Saleh Aldasouqi, MD, FACE, ECNU, is professor of medicine and chief of the endocrinology division at Michigan State University College of Human Medicine in East Lansing. His writing combines insights from his years of caring for patients and training physicians in the U.S. and internationally.

“From the Doctor’s Bag” is a blog about topics at the intersection of humanities and medicine — topics without a P-value or area under the curve. It takes a mostly lighthearted view of issues that affect health care providers as professionals and members of society, parents, siblings, spouses, neighbors or friends.

BLOG: A reminder to insulin pump users – reset the clock for daylight saving time

While this blog is about humanities in medicine, I have decided to dedicate some posts for public education. The purpose of this post is to remind patients with diabetes, their caregivers and all health care providers taking care of patients with diabetes about the glitch in insulin pumps’ internal clocks. The clocks do not adjust automatically during daylight saving time changes or when traveling across time zones. Patients themselves or their caregivers in the case of children pump users should manually adjust the insulin pump clocks.

Furthermore, patients using insulin pumps or their caregivers should manually adjust the insulin pump clocks upon first use, whenever they change the batteries and whenever rebooting the pump.

The scientific explanation of this glitch is fully elucidated in my blog post from the spring daylight saving time change posted in March 2017.

In a nutshell, unlike cellphones and similar electronic gadgets, most commercially available insulin pumps are not GPS-enabled or wirelessly connected to the internet. The reason for this is not fully understood. From personal discussions with some engineers/experts at a pump manufacturer, a plausible reason is related to concerns about hacking and privacy.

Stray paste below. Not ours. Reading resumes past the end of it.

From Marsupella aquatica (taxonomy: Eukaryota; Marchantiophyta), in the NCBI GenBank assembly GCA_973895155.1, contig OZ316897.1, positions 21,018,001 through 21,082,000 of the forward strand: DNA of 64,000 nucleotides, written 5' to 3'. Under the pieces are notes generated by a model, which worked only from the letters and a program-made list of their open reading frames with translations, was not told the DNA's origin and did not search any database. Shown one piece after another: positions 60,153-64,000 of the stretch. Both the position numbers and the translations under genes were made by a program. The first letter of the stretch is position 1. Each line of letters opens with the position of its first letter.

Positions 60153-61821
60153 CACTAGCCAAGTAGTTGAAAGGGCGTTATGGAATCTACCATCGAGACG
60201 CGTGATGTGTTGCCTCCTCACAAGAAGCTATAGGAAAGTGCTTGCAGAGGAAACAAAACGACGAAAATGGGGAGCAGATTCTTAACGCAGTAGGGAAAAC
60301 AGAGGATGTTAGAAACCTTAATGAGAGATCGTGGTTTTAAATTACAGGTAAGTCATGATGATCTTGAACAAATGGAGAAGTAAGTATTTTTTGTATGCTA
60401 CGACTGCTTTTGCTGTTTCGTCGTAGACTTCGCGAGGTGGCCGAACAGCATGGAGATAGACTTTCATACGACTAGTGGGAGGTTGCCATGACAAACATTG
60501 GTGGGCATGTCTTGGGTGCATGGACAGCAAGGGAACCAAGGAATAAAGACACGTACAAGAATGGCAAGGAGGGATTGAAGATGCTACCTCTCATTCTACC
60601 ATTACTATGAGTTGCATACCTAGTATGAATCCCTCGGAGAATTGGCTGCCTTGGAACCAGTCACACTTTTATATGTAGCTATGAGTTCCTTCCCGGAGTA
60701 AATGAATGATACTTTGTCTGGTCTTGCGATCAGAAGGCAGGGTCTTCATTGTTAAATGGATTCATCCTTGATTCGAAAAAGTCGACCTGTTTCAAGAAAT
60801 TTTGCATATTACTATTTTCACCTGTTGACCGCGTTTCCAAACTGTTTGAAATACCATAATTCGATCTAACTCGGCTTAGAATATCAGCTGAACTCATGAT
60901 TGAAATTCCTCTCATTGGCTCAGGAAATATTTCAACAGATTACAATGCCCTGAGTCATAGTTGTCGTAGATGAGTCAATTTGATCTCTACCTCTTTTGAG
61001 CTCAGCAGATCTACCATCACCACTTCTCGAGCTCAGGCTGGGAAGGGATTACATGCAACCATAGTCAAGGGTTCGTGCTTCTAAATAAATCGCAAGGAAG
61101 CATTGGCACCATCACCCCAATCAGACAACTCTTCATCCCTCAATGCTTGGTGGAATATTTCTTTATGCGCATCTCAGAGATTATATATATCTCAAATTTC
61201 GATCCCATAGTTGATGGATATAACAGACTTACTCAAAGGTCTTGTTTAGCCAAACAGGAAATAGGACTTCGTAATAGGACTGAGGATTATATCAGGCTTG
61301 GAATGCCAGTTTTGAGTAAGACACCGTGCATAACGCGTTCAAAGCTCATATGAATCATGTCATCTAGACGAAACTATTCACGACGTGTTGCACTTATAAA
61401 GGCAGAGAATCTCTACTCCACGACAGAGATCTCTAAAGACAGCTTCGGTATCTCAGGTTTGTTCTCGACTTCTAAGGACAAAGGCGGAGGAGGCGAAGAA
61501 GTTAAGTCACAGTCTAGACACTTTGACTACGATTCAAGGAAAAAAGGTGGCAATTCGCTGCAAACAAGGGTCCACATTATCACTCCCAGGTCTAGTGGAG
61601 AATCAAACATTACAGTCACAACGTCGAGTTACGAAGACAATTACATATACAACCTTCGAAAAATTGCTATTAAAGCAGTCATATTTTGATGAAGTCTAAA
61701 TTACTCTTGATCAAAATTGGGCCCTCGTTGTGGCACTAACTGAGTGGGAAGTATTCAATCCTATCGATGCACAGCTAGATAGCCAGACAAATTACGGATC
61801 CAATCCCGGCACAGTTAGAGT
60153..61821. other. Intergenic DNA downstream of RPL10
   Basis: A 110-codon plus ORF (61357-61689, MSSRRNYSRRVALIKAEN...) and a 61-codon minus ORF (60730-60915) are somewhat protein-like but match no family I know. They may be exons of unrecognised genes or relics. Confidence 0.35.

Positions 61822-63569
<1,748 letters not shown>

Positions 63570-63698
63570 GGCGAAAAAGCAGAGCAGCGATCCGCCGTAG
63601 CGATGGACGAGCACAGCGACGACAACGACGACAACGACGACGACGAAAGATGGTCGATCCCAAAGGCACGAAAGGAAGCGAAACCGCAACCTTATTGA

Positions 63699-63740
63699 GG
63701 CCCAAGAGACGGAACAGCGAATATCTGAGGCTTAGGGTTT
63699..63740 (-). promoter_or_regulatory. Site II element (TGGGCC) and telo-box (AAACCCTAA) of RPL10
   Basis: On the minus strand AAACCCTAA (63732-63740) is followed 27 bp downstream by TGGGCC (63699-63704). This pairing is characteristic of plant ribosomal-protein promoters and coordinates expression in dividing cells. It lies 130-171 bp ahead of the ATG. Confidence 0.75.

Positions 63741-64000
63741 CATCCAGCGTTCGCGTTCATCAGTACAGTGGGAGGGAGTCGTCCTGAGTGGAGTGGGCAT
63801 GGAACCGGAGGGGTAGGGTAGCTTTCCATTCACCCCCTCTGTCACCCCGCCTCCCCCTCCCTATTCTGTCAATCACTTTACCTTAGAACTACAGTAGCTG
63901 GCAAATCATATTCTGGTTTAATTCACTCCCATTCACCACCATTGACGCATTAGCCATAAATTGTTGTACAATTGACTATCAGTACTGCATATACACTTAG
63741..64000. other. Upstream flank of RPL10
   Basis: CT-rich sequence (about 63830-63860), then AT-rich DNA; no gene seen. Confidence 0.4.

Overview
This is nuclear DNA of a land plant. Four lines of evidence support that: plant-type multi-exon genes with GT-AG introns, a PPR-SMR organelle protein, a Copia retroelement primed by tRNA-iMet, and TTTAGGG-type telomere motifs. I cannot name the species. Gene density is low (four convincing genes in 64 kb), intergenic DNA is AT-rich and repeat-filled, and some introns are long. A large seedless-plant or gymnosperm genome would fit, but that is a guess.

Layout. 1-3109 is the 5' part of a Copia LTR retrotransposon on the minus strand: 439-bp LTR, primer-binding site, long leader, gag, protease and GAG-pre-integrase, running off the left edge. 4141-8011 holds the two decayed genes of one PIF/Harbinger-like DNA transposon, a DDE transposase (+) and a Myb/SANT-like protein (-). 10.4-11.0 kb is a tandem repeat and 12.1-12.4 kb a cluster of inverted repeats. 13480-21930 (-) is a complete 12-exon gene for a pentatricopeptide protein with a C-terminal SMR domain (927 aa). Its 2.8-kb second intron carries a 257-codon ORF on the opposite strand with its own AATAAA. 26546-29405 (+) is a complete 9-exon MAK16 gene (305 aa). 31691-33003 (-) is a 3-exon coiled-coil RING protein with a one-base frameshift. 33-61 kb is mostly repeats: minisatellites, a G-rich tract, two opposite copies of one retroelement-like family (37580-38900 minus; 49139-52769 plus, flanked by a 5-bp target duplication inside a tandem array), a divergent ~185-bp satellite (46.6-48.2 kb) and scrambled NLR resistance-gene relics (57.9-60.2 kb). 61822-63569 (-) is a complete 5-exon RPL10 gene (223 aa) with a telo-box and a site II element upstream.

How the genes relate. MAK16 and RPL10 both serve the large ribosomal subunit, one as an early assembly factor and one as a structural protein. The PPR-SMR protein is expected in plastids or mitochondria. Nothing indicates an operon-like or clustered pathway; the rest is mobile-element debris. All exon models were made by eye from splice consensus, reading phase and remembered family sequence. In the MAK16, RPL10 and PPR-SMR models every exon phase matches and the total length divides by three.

To reiterate the prior discussions detailed in previous publications, to ensure proper function of insulin pumps, the internal time/date settings should be the same as the real time/date. Insulin pumps deliver insulin around the clock in variable basal rates. Further, premeal insulin doses depend on the content of food (meals/snacks have various amounts of carbohydrates) and the time of day/night (varying levels of physical activity). These are all important factors determining the insulin doses hence, the importance of synchronized time/date settings.

Incorrect time settings may result in incorrect insulin doses. Both over dosing or under dosing of insulin may be potentially harmful causing hypoglycemia or hyperglycemia.

The impetus for republishing this reminder is because there is not enough awareness about this important issue among patients, caregivers, health care providers, health organizations and the general public. People have difficult remembering to reset clocks and watches.

The next daylight saving time change is coming, Sunday, November 5.

To all patients using insulin pumps or their caregivers, please remember to reset the time on your device and to all health care providers, please notify your patients with diabetes who use an insulin pump to reset their pump clocks.